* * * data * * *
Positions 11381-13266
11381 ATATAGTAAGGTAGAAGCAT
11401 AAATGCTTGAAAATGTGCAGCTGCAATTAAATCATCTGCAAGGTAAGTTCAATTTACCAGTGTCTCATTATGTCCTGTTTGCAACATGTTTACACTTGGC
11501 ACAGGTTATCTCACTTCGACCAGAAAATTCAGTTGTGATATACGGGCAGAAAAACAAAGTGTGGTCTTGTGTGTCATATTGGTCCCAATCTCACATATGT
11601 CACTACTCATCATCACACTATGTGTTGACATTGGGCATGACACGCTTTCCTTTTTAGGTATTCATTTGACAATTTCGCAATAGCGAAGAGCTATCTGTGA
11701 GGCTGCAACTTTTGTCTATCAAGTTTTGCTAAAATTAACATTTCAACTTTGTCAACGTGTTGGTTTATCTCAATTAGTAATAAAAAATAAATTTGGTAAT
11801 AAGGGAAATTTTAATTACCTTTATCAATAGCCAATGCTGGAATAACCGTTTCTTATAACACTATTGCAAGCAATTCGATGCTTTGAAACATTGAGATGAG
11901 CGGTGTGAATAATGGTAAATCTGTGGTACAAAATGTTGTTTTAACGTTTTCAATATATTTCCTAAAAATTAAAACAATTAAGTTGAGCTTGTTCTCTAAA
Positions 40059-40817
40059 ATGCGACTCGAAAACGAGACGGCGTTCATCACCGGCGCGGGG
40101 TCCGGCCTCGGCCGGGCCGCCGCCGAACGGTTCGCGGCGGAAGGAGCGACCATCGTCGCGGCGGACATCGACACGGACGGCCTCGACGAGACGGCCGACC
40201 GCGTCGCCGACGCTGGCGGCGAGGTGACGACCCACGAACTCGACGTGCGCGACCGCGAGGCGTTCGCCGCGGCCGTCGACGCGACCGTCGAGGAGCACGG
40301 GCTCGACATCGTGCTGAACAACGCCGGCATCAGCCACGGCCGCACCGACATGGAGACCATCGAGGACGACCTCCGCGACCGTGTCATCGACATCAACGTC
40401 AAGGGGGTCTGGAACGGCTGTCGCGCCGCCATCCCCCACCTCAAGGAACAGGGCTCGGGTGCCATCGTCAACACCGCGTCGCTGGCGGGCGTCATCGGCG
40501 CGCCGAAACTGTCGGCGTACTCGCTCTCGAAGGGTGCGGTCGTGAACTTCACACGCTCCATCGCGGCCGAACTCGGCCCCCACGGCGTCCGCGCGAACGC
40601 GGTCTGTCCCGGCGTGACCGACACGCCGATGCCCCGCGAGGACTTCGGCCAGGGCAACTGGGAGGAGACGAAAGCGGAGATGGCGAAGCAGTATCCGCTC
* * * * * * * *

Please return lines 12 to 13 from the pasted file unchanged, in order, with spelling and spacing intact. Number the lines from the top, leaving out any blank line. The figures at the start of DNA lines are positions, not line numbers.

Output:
40201 GCGTCGCCGACGCTGGCGGCGAGGTGACGACCCACGAACTCGACGTGCGCGACCGCGAGGCGTTCGCCGCGGCCGTCGACGCGACCGTCGAGGAGCACGG
40301 GCTCGACATCGTGCTGAACAACGCCGGCATCAGCCACGGCCGCACCGACATGGAGACCATCGAGGACGACCTCCGCGACCGTGTCATCGACATCAACGTC